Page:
Parshat Naso: Overcoming Our Natural Prejudice
More than 350 cities across the USA have erupted in protest and violence after George Floyd, an unarmed African-American man, was killed by a white police officer. This brutal death has reawakened deep anger and hate among the black community and rekindled the age-long struggle for racial justice in America.
To be clear, this issue is highly complex and no easy solutions are possible.
However, in attempting to solve any problem, one must first identify and acknowledge its root cause. Only then can genuine healing begin.
In a fascinating talk on the subject of the ‘Ten Commandments’ the Lubavitcher Rebbe offered a most illuminating insight.
The Rebbe explained that the words engraved on the two tablets can be read both in a vertical and horizontal order. i.e. there is an intrinsic connection between commandments one and six, two and seven and so on.
This simple teaching has a profound impact on our understanding of morality.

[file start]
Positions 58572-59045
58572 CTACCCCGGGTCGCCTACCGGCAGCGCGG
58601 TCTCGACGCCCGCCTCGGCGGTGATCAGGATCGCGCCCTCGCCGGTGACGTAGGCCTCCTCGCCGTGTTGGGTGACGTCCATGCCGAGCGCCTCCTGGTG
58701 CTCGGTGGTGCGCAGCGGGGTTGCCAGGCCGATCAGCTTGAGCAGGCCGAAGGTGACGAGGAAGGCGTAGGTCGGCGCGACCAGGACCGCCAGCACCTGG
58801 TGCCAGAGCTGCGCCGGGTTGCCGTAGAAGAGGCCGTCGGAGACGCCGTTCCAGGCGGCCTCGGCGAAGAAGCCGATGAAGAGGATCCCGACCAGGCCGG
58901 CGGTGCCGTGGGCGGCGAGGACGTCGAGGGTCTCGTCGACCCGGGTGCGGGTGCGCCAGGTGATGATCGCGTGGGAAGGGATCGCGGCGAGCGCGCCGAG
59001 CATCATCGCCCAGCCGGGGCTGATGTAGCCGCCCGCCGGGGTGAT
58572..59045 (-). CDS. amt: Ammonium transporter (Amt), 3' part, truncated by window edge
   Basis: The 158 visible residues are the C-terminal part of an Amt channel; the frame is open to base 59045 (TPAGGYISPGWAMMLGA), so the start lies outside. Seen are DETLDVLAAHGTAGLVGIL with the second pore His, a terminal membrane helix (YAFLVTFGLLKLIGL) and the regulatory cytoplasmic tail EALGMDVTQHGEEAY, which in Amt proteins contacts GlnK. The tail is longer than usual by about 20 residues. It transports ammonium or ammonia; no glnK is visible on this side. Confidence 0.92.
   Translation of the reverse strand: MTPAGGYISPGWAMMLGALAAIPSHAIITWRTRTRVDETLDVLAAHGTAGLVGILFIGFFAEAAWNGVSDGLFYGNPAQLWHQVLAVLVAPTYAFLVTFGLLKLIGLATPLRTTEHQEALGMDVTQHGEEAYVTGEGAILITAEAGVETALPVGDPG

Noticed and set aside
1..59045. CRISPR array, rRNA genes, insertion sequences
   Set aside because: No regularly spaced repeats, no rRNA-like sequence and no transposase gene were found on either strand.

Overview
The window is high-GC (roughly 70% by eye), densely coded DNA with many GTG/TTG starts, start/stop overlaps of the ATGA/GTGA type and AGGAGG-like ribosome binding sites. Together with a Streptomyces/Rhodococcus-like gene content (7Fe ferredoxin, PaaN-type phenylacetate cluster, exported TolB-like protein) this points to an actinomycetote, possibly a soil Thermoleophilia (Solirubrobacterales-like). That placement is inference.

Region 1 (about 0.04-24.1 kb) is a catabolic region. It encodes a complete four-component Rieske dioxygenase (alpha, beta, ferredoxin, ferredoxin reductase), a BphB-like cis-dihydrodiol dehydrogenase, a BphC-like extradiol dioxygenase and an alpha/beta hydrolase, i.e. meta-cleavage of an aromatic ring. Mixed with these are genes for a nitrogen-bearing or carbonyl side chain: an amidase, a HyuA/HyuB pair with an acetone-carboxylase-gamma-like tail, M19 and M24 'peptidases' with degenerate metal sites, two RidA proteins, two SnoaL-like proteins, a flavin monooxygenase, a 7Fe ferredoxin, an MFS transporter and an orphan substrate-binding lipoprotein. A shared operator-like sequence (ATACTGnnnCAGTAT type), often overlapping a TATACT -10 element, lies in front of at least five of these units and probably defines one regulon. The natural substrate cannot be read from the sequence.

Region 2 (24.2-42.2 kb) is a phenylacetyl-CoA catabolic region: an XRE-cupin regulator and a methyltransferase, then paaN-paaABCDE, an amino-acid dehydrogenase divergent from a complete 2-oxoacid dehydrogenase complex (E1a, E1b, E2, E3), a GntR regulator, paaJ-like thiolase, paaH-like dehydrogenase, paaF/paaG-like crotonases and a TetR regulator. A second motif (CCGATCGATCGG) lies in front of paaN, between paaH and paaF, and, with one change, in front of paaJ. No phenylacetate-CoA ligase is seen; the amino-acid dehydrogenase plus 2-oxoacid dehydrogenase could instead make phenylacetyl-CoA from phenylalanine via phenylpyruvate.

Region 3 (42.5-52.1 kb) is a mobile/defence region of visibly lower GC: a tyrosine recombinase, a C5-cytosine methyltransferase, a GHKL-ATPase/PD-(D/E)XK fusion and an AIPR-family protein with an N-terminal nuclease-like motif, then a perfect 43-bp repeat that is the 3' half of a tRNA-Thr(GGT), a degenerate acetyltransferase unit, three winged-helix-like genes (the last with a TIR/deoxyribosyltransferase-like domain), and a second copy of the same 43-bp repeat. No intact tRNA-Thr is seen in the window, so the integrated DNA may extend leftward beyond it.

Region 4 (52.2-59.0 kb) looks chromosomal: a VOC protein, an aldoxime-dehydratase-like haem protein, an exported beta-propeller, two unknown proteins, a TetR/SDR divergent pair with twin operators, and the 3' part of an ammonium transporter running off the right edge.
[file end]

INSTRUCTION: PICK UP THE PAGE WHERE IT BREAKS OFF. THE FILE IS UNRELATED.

Any moral or ethical code would have no intrinsic value without a sacred absolute which transcends it.
So long as human beings are the authors over what constitutes ‘good’ and ‘evil’, there will inevitably be conflict over its interpretation and application.
Human nature with all its strengths has a universal absolute weakness. It is naturally subconsciously bias towards itself. Nothing in the world can change this reality.
The reason we have a natural positive bias towards ourselves and people similar to us, is because at our core lies the impulse of ‘self preservation’. Consequently, any entity that is strange to us can be instinctively perceived as a possible threat.
The only way we can overcome this fear is by fully acknowledging what is written in the biblical narrative, “In the image of G-d he created him (man)”.
If each and every human being was created in the image of G-d, then there must be an underlying spirit which unifies all the myriad parts.
A monotheistic faith is the only way to ensure an approach to life that is guided by the belief that every individual is an intrinsic part of ‘one’ whole, and should not be perceived as a threat.
Following the Crown Heights riots in 1991, the Rebbe reiterated this point, in his message to New York City’s Mayor David Dinkins, by saying “it is one side and one people”.
Let’s be honest. We are all guilty of negative bias and prejudice.